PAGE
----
some graham. say that if we make a mistake today and we make it again in the future does not give me any comfortable. if there is one thing that we pay a lot of money for on both sides of the political equation, is the disappointment and anger people feel about us that congress. maybe we do two points better as democrats but i don't take any comfort in that. the question is we will to either confirm those suspicions but changed. and we have a chance right here and now. let me say at the outset, my neighbor in iowa has been my fellow traveler for over 30 years. we spent more time on airplanes together and at airports than most other
members have come to know one another under those circumstances. difficult to work with one another on a lot of issues. we were working on important issues together. i am hopeful we can produce something bipartisan again incorporation. i also think that brings us together is really kind of this feeling that there is a minister and to turn things, even if we disagree we can be respectful another and try to find common ground. i think that is one of the issues in this debate about the filling of the vacancy in the supreme court. i think there is just a basic feeling of fairness where we live that flat and fertile part of america where you can see a long way in any direction is just a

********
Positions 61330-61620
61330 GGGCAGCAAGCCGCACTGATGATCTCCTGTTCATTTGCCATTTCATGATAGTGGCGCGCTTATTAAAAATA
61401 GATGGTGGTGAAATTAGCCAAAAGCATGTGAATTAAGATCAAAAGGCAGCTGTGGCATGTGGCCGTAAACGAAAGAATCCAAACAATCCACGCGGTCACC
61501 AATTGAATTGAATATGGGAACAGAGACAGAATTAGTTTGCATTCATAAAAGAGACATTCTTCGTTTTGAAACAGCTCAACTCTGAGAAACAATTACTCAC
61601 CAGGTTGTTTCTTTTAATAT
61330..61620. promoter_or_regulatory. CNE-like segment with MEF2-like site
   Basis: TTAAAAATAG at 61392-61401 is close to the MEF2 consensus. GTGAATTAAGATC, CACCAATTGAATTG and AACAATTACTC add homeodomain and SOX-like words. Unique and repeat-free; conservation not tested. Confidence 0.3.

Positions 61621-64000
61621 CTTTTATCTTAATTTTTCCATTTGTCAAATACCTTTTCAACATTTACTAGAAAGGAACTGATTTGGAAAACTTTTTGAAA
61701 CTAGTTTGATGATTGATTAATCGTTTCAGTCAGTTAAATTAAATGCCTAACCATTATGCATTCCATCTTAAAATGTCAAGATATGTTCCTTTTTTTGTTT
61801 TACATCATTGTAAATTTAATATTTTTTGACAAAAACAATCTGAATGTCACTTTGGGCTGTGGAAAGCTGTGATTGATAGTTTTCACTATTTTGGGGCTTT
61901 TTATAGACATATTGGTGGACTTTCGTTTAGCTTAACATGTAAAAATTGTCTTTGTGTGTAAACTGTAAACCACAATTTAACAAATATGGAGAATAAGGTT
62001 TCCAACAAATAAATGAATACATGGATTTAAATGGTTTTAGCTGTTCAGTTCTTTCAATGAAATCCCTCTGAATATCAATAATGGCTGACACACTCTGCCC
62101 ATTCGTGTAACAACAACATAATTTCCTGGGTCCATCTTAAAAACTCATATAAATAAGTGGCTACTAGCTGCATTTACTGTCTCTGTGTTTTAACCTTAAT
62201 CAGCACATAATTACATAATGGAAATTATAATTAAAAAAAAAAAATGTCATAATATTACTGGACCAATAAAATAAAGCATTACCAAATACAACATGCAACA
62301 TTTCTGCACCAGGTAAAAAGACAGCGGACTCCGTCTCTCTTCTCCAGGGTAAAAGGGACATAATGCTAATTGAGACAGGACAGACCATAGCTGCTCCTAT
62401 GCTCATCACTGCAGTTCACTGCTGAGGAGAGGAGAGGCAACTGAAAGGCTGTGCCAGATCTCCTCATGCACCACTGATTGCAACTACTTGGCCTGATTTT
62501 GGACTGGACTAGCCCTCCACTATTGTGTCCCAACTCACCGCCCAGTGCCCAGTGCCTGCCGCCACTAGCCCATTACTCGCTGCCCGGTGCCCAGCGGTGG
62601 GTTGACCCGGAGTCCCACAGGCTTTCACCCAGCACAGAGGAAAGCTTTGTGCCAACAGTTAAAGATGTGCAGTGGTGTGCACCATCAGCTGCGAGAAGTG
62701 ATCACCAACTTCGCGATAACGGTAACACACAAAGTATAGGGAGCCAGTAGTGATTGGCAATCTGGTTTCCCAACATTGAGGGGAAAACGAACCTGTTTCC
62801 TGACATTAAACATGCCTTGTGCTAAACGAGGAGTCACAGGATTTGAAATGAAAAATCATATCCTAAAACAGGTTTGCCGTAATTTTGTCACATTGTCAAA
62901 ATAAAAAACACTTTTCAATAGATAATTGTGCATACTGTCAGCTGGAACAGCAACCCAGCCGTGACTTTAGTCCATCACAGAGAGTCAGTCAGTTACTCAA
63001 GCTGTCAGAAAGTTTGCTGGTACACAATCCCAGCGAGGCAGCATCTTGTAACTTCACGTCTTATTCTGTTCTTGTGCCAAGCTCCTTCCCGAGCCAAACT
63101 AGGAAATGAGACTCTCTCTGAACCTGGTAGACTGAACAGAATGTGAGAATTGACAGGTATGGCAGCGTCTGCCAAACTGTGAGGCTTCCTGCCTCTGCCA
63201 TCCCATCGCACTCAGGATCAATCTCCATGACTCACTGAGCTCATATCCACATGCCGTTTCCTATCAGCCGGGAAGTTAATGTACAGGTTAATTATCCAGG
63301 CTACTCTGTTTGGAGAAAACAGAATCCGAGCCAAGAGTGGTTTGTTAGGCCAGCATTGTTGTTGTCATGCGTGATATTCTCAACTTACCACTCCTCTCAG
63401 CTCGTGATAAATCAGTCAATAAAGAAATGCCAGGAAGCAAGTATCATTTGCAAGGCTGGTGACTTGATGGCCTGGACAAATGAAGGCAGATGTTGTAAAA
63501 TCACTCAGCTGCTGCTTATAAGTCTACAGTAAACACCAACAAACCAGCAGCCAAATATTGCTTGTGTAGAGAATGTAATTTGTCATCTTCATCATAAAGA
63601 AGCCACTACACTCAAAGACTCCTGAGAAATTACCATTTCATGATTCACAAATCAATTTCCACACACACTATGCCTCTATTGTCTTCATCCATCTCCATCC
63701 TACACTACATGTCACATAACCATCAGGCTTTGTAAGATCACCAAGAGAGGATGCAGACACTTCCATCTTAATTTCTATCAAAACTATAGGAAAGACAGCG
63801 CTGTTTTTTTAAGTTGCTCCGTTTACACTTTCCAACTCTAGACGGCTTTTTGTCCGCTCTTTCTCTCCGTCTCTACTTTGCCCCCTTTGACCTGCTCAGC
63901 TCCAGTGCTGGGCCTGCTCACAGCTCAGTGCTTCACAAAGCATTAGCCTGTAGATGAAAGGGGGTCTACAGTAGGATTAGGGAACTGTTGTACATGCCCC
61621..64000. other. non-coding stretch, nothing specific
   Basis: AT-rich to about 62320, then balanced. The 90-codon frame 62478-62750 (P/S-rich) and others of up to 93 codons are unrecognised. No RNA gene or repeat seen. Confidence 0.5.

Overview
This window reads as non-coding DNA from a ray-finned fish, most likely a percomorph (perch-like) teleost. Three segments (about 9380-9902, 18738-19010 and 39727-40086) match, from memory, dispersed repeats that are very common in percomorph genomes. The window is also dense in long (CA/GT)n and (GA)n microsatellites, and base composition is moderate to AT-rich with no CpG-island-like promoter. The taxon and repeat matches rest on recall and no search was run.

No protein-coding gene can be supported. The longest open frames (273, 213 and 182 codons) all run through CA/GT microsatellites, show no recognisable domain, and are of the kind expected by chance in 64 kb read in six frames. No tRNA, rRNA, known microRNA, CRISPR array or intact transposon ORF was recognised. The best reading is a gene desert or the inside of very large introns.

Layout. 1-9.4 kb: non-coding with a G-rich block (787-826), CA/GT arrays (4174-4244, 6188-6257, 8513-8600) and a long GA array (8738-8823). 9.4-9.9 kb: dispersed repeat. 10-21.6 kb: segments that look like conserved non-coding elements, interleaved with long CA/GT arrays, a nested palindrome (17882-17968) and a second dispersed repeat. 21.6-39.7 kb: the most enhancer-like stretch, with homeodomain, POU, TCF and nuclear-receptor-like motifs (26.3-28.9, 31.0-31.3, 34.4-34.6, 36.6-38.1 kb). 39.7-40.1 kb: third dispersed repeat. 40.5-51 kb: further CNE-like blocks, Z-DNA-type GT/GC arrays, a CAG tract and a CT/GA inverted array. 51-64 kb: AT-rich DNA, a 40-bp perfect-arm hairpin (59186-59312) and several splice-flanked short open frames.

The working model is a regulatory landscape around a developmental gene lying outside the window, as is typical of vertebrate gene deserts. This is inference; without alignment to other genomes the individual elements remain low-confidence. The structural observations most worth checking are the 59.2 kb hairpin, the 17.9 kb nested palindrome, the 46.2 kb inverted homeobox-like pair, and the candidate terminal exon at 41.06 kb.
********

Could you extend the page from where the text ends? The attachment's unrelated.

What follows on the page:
feeling of fairness to your neighbors, fairness to those who watch her friends. that should dictate what we try to achieve. i'll question of the end of the day it will still be 54 republicans and 46 democrats voting on a nominee sympathizers and if the nominee is suspect are controversial that may not be in. for the 1st time in the history of our country the senate judiciary committee will not offer hearing. and then statement made by one of my friends of the committee warning people who